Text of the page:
Pet insurance pays, partly or in total, for veterinary treatment of the insured person’s ill or injured pet. Some policies will pay out when the pet dies, or if it is lost or stolen.
Pet insurance has become increasingly popular as veterinary medicine as a means of helping defray the cost of veterinary bills. As technology advances, veterinarians are able to offer more advanced techniques and modalities which have attendant costs. Owners with pet insurance are frequently able to provide better care for their pets because their out of pocket costs are reduced.
Pet insurance companies are beginning to offer the pet owner more of an ability to customize their coverage by allowing them to choose their own level of deductible or co-insurance. This allows the pet owner to control their monthly premium and choose the level of coverage that suits them the best.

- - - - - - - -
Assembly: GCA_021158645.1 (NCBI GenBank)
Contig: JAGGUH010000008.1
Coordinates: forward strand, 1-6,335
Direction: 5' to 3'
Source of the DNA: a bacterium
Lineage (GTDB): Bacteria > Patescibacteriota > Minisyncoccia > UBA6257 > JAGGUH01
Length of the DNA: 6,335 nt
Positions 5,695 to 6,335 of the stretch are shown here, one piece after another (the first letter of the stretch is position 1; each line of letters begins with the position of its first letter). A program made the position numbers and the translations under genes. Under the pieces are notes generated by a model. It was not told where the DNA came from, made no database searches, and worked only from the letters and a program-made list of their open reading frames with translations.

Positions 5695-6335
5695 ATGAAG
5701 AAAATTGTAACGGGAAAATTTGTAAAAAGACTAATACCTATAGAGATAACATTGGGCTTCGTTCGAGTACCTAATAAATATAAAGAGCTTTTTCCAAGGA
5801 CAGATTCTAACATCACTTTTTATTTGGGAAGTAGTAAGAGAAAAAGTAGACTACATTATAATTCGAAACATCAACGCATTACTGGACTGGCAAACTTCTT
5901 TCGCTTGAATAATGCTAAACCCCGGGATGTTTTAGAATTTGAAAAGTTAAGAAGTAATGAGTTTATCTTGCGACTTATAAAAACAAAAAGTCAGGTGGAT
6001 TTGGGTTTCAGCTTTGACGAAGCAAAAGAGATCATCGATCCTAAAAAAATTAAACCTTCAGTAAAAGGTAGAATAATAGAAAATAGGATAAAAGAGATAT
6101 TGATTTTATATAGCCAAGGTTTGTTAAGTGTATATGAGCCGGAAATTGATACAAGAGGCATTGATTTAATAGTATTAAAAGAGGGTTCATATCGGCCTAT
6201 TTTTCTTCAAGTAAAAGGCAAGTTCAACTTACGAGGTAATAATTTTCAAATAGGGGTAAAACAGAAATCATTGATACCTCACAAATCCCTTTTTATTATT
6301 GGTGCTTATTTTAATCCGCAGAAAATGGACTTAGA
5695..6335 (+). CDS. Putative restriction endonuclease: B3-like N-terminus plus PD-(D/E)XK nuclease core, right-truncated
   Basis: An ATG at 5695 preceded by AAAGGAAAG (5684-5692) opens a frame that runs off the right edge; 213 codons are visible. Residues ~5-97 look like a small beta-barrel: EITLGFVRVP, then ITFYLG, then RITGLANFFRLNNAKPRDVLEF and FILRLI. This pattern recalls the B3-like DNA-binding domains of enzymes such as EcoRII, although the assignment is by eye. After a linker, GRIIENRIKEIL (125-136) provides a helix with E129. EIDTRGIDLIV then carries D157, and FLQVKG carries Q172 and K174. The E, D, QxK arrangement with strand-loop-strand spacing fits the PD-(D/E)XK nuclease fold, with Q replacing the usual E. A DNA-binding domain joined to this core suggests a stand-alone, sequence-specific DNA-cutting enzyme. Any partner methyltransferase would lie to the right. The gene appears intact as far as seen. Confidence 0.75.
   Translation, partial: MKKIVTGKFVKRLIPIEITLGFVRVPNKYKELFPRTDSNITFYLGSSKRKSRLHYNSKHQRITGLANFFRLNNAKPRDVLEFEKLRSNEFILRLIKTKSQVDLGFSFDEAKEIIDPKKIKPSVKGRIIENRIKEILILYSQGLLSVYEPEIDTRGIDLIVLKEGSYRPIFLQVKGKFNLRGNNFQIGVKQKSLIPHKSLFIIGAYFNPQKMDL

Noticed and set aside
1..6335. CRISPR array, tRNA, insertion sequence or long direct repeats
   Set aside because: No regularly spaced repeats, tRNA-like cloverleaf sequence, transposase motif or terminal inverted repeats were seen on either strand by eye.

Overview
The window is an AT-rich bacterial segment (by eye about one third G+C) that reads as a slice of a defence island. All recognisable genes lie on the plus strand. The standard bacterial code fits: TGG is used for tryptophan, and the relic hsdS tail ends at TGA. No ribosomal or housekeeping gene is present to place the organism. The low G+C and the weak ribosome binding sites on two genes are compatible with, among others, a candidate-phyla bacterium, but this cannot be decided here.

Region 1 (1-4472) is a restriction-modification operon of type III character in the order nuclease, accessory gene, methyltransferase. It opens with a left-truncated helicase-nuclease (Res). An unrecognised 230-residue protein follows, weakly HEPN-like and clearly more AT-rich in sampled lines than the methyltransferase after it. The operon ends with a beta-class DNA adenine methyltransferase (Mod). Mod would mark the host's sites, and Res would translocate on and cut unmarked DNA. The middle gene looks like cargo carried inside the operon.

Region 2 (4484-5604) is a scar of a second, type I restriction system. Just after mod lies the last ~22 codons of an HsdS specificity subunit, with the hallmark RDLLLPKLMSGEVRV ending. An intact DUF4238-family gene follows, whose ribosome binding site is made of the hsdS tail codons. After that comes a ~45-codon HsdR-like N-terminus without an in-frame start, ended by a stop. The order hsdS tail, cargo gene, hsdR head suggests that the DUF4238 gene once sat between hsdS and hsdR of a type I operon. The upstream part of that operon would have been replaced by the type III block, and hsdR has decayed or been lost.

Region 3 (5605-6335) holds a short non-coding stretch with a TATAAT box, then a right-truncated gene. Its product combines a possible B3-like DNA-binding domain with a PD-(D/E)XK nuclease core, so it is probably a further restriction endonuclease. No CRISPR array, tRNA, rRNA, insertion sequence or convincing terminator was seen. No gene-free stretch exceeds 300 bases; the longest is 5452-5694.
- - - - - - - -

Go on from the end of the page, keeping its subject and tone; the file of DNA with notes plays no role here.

Some of the differences in insurance coverage are:
- Whether congenital and hereditary conditions (like hip dysplasia, heart defects, eye cataracts or diabetes) are covered;
- How the reimbursement is calculated (based on the actual vet bill, a benefit schedule or usual and customary rates);
- Whether the deductible is on a per-incident or an annual basis;
- Whether there are any limits or caps applied (per incident, per year, age or over the pet’s lifetime); and
- Whether there is an annual contract that determines anything diagnosed in the previous year of coverage is considered pre-existing the next year.
Here is a comparison (2018) of many of the current pet insurers available (compiled by DVM360), click the image to view a larger version:
Source: Pet Insurance